A look at three nonfiction flicks that will amaze, entertain and get your motor started.
Deceptive Practice: The Mysteries and Mentors of Ricky Jay
t Directed by Molly Bernstein
t Now on Blu-ray
t In this new profile of sleight-of-hand superstar Ricky Jay, we learn a little about him and a lot about his mentors — men of magic who inspired him in his apprenticeship of the arcane arts decades ago and who are long since gone. This is like a cinematic campfire tale, keeping the embers of tradition alive.
t Even if you’re not interested in card tricks, dice or coins, this doc is well worth a watch for anyone who’s interested in people, psychology, fame and foibles. Deceptive Practice: The Mysteries and Mentors of Ricky Jay cleverly weaves Jay’s life story through clips of classic TV shows (The Ed Sullivan Show, The Dick Cavett Show and The Tonight Show), new interviews with auteur David Mamet (who directed Jay’s Broadway show) and a British reporter who did an extensive profile on him, as well as through archival photos and sidelong glances into secret societies.
The Rutles: All You Need Is Cash
t Directed by Eric Idle and Gary Weis
t Now on Blu-ray
t Looking for something less educational? Then The Rutles: All You Need Is Cash might just be the backstage pass you want. Predating This Is Spinal Tap, The Rutles is a goofy mockumentary profiling the exploits of a Beatles-like singing group affectionately known as “the Prefab Four.”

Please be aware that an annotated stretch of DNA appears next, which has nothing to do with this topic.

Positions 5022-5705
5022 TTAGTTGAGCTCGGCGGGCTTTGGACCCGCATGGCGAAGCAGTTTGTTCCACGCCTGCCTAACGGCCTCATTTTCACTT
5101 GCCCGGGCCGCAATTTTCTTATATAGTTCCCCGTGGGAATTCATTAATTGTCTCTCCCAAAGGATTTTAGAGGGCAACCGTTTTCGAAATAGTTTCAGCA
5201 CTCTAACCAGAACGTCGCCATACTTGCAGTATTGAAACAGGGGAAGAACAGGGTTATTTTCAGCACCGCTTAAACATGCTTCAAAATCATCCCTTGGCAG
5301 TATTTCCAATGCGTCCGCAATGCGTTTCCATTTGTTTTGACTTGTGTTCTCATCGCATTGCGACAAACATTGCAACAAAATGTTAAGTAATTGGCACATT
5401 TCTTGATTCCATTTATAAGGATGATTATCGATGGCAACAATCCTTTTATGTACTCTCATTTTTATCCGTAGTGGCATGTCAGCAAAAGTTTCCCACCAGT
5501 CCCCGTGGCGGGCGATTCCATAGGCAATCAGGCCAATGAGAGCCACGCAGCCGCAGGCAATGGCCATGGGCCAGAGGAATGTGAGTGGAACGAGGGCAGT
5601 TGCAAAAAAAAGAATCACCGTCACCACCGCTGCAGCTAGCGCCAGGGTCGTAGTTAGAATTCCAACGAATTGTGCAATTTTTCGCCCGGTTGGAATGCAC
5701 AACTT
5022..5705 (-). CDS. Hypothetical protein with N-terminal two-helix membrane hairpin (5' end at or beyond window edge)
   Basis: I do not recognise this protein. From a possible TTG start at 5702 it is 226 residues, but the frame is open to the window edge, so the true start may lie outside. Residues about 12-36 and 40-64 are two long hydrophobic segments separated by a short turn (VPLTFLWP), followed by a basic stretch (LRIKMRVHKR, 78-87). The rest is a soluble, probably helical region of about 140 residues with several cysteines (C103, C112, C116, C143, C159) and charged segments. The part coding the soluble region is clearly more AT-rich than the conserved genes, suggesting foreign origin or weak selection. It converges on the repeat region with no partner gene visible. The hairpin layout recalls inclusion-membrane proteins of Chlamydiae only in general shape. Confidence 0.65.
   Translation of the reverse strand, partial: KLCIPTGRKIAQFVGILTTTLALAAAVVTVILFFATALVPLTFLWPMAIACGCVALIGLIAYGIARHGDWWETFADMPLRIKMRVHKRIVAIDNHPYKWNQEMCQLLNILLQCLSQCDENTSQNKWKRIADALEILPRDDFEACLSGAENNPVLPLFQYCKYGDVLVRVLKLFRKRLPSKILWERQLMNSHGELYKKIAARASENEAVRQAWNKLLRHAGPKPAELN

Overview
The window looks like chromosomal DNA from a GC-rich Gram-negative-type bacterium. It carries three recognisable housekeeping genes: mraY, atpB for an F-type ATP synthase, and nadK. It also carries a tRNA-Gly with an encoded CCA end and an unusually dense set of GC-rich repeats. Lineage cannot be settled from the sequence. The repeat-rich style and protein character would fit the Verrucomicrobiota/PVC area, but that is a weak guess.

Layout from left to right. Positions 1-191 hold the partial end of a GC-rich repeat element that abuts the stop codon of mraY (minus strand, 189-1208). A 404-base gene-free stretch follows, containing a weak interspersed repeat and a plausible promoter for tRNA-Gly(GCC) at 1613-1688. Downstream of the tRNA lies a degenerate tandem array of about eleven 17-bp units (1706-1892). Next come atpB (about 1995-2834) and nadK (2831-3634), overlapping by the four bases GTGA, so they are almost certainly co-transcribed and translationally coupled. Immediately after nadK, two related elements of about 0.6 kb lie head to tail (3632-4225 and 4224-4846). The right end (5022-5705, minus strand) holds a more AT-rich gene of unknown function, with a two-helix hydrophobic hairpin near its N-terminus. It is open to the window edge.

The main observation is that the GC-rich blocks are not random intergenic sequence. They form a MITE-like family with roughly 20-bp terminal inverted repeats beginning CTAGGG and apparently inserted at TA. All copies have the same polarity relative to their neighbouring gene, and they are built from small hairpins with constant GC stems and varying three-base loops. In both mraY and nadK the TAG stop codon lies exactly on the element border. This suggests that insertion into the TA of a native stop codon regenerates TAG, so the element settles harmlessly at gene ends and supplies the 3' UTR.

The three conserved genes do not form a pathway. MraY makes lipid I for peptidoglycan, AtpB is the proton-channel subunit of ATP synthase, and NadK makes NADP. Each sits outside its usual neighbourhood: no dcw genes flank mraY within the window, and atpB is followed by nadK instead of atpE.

t Jointly directed by Monty Python alumnus Eric Idle and Saturday Night Live filmmaker Gary Weis, there are some cute moments — but overall, The Rutles is a one-note joke. Still, it’s fun to see all the rock star clichés — pompous press-conference statements, Ono-like succubus wives and, of course, the fake interviews with contemporaries like Paul Simon, Mick Jagger, Ron Wood and George Harrison (who shows up as a BBC commentator).
t While this old chestnut might be better left in 1978 from whence it came, fans will probably want to upgrade to the Blu-ray. The two-disc set boasts a newly restored copy of the film — now in widescreen with 5.1 surround sound — and optional commentary, plus a ton of new celebrity interviews with Graham Nash, Steve Martin (who, incidentally, also appears in the Ricky Jay doc), Jewel, Mike Nichols, Tom Hanks and Conan O’Brien.
Hunt vs. Lauda: F1’s Greatest Racing Rivals
t Directed by Matthew Whiteman
t Now playing on BBC and BBC America
t The formula for this movie’s success, if you’ll pardon the pun, is abundantly evident in another movie: Ron Howard’s Formula One racing movie, Rush. Not only is that movie based on (and quite faithful to) the true story told by Hunt vs. Lauda: F1’s Greatest Racing Rivals, but it’s also cast impeccably. Taking place in the swinging ’70s, Rush follows two speed racers: one a playboy, the other playing it safe. Chris Hemsworth’s hedonistic London-lad good looks — complete with blond hair in a shag (so to speak) and blue eyes mischievous enough to evaporate women’s underwear in a glance — make him picture-perfect as James Hunt. His counterpart is Niki Lauda, who’s Austrian, straitlaced, stone-faced and far more interested in wheels than in women. He’s played flawlessly by Daniel Brühl, who manages to bring a human heart to the racer’s frostily reserved exterior.
t The perfection of Howard’s hit film is brought to the finish line that much more powerfully when you view the documentary Hunt vs. Lauda. Filled with extreme racing footage, unflinching looks at fiery car wrecks that nearly cost the racers their lives and brand-new interviews with Lauda, Ferrari manager Daniele Audetto and many other contemporaries on the scene — this is a high-octane hour you can’t miss.